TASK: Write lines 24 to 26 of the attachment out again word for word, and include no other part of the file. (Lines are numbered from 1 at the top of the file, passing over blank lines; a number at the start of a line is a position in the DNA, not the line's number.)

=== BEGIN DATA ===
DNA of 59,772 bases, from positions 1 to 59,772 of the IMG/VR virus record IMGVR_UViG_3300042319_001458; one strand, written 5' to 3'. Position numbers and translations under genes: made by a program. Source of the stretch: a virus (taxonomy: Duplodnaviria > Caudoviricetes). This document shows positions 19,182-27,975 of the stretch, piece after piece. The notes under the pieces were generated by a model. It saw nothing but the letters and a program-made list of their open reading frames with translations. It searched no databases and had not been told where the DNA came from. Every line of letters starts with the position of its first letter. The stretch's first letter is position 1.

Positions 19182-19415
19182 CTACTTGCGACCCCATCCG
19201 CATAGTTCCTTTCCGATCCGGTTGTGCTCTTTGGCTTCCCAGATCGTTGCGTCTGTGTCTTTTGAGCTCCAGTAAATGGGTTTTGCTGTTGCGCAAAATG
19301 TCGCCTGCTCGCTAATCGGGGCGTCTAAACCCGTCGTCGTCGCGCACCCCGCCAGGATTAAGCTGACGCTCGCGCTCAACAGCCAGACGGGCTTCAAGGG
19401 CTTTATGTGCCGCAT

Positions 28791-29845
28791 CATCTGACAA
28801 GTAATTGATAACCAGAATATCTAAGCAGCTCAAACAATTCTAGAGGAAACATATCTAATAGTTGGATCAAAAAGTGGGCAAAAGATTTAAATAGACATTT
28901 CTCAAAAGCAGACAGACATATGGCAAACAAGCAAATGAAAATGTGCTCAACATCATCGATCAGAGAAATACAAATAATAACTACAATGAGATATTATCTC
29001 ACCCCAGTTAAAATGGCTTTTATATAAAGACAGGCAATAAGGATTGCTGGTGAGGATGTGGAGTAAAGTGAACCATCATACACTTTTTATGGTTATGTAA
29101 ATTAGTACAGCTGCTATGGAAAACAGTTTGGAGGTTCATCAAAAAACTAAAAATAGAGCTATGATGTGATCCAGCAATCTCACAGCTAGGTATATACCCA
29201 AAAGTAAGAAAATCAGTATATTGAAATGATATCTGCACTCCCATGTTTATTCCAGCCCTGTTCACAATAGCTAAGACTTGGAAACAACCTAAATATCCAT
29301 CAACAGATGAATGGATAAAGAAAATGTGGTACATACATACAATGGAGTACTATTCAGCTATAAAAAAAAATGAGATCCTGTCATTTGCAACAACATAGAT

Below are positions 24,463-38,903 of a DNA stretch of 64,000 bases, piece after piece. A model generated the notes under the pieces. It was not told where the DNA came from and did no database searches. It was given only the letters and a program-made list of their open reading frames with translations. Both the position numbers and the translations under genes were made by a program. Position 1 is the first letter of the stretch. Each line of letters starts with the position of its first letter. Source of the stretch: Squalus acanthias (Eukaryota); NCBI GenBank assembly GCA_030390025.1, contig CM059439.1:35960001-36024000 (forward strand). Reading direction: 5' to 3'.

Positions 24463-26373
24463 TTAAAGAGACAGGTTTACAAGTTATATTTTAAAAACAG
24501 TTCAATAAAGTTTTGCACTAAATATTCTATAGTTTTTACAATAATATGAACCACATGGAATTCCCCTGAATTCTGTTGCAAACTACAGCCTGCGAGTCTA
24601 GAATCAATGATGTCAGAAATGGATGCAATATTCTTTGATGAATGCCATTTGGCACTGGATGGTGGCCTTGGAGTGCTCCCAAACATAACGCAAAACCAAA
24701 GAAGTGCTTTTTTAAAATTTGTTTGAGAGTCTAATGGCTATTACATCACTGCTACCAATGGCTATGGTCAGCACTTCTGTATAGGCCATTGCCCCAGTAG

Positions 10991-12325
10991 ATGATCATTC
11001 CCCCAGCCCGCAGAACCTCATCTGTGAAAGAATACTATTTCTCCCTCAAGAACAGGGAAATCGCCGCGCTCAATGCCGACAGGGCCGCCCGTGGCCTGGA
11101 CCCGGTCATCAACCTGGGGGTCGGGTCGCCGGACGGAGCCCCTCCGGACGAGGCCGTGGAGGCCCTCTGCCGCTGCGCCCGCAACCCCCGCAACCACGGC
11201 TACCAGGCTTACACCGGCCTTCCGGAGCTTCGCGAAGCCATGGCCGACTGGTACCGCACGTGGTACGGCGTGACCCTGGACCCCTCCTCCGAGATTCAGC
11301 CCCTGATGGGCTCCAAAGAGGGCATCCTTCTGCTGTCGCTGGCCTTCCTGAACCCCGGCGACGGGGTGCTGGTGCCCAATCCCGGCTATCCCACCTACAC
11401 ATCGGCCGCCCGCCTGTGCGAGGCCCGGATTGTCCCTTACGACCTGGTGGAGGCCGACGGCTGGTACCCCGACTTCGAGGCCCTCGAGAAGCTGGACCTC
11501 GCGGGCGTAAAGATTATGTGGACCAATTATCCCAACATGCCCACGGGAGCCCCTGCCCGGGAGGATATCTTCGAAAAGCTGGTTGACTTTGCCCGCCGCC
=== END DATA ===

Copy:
11101 CCCGGTCATCAACCTGGGGGTCGGGTCGCCGGACGGAGCCCCTCCGGACGAGGCCGTGGAGGCCCTCTGCCGCTGCGCCCGCAACCCCCGCAACCACGGC
11201 TACCAGGCTTACACCGGCCTTCCGGAGCTTCGCGAAGCCATGGCCGACTGGTACCGCACGTGGTACGGCGTGACCCTGGACCCCTCCTCCGAGATTCAGC
11301 CCCTGATGGGCTCCAAAGAGGGCATCCTTCTGCTGTCGCTGGCCTTCCTGAACCCCGGCGACGGGGTGCTGGTGCCCAATCCCGGCTATCCCACCTACAC